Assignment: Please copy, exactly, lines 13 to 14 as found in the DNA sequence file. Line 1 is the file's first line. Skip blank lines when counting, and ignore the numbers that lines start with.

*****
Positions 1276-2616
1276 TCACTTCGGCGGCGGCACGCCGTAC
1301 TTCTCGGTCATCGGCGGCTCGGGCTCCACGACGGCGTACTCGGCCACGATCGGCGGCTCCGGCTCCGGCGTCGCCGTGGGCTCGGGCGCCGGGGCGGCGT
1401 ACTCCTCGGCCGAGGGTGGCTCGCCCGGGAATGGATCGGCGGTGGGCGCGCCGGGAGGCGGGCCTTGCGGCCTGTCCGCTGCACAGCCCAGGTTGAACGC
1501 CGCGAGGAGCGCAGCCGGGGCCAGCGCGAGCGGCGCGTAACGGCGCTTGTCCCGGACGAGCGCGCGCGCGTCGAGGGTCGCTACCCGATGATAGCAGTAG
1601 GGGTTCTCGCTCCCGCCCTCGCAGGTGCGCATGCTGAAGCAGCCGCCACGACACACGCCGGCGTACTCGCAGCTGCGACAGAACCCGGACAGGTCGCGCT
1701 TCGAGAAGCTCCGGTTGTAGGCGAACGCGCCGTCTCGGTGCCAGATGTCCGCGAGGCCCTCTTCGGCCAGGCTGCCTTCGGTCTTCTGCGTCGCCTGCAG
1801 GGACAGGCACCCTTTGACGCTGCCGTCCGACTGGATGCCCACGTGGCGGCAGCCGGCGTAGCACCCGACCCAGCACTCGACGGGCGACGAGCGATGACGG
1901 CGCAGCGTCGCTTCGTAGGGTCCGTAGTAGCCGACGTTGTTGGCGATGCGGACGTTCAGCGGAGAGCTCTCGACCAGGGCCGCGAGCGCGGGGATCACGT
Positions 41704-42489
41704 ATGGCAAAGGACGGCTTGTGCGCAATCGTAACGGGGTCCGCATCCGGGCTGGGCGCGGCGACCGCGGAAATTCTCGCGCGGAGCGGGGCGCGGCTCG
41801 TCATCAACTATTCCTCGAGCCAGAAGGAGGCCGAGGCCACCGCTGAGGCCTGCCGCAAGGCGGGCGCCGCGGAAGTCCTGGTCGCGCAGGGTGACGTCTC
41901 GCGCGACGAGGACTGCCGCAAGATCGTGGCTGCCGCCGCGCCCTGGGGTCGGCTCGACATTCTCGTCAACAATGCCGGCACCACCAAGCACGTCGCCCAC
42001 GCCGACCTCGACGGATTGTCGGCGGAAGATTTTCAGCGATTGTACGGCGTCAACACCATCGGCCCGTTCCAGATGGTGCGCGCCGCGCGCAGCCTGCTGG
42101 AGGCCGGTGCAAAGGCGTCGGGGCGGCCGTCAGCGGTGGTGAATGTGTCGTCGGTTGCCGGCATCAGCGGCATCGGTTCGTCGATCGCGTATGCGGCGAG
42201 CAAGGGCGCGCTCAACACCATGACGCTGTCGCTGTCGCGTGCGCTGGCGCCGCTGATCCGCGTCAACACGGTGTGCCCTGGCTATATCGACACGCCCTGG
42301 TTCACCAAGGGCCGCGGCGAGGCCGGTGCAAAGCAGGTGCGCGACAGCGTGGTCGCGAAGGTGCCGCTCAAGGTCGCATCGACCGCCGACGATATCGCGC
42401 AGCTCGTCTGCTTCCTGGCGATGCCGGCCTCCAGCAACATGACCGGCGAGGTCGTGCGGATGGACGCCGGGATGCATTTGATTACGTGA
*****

41901 GCGCGACGAGGACTGCCGCAAGATCGTGGCTGCCGCCGCGCCCTGGGGTCGGCTCGACATTCTCGTCAACAATGCCGGCACCACCAAGCACGTCGCCCAC
42001 GCCGACCTCGACGGATTGTCGGCGGAAGATTTTCAGCGATTGTACGGCGTCAACACCATCGGCCCGTTCCAGATGGTGCGCGCCGCGCGCAGCCTGCTGG